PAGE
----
They aren't going to have to go out and find places to sell this beer. Laurelwood has already built demand for its beer in Portland and beyond. They have put a ton of effort into developing Seattle, one of the best craft beer markets in the country. In fact, they have been unable to fully develop all of their markets because capacity at the Sandy brewery is maxed out.

"We've been putting 80 percent of our production effort into Workhorse and Red," said Micah Bell, Laurelwood's director of marketing. Portland was apparently getting 85 percent of what they were producing. With a good portion of that production moving to the CBA, they will now be able to fill distribution holes in Oregon and Washington. Alaska, British Columbia and California are on the horizon.

Some 12,000 barrels of the additional production capacity will be at the CBA's Woodinville, Wash. facility. From a strategic standpoint, this is perfect because a lot of that beer is going into the Seattle area. Brewing and bottling it in Woodinville means the beer will be at its best when it hits store shelves. Woodinville fits into Laurelwood's plan almost perfectly.

One of the more significant things about this arrangement is it allows Laurelwood to continue to develop its markets without investing in a production brewery or bottling plant. Many thought they would open a production facility after the Sellwood pub launched last year. There's no doubt DeKalb considered it. With the CBA deal, he can delay a decision on that. He may very well build a production brewery at some future point, but delaying the decision gives him more time to figure out what it looks like.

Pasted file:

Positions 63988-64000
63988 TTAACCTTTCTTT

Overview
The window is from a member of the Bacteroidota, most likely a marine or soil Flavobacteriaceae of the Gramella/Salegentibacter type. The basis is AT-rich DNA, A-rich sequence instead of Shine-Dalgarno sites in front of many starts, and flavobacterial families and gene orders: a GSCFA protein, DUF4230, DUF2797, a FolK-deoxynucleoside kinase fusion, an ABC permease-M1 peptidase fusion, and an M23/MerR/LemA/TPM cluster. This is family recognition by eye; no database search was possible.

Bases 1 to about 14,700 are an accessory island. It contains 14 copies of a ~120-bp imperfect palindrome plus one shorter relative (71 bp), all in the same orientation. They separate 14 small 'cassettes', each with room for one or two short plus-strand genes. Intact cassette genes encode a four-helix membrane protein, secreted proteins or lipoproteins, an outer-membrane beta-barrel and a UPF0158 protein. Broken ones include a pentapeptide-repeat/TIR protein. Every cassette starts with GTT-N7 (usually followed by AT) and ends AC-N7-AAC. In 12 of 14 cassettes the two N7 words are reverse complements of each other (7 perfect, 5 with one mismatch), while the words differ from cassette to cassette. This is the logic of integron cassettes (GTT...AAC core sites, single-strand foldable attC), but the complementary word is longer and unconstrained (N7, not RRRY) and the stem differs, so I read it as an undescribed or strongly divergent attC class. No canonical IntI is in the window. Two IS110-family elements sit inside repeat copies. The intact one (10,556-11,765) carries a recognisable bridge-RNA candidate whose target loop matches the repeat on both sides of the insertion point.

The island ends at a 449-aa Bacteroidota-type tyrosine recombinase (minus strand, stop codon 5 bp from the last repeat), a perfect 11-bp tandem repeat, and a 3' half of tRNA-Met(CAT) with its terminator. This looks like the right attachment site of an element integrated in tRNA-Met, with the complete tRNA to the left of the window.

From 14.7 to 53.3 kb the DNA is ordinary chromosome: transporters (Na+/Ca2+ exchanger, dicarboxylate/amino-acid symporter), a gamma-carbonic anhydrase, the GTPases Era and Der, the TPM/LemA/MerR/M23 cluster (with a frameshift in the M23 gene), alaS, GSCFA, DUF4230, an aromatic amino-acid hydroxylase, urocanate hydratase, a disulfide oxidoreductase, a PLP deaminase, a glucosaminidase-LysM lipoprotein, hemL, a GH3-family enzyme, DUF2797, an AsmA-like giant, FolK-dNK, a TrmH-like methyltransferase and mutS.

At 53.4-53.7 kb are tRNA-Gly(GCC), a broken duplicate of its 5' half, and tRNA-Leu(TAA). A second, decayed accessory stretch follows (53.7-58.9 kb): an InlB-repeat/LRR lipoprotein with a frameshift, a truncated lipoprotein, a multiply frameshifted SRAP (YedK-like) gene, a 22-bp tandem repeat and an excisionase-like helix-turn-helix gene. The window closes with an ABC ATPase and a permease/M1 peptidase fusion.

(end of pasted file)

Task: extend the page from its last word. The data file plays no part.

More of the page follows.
Vasili at work
Of course, people are already wondering if beer contract-brewed by the CBA will live up to the standards of Laurelwood's relatively small operation. I am generally not a fan of contract brewing. However, Laurelwood brewmaster Vasili Gletsos has significant experience on large production systems from his time at Pyramid. He will be working with highly competent CBA brewers to ensure solid production values. We'll see how it works out, but I get the feeling things will be fine.

For fans of Laurelwood here in Portland, shifting production will be huge. They will continue to brew for 22 oz bottles at the Sandy brewery and the organic brewing program will be maintained for beers served in the pubs. More importantly, Vasili and his crew will be freed up to create more specialty beers. I'm looking forward to the specialty board having more options. And I suspect some of these beers will make their way to better shops around town.

This deal has something for everyone, for sure.

Wednesday, June 19, 2013

Get Ready for Organic Beer!

If you didn't already know, we have entered the outdoor festival season. The recent Fruit Beer Festival was arguably the kickoff, but there are so many smaller events happening all the time that the calendar has become mostly a blur.

Almost time to flip and fill...
Next week's North American Organic Brewers Festival, set to run June 27-30 at Overlook Park, has established itself as one of the premier outdoor events of the summer. That's a difficult hill to climb for any June event because the weather often refuses to cooperate. Yet the NAOBF has been successful. So successful that they've expanded to four days this year.

The event was founded in 2003 by Craig Nicholls, the founding father of organic brewing in Portland. Nicholls worked at Alameda Brewing on Fremont and later at Halling Brewing in Gresham before opening the now defunct Roots Organic Brewing in 2005. The NAOBF took a couple of years off while Nicholls worked on Roots, then returned in 2006. It moved to its current location in 2007.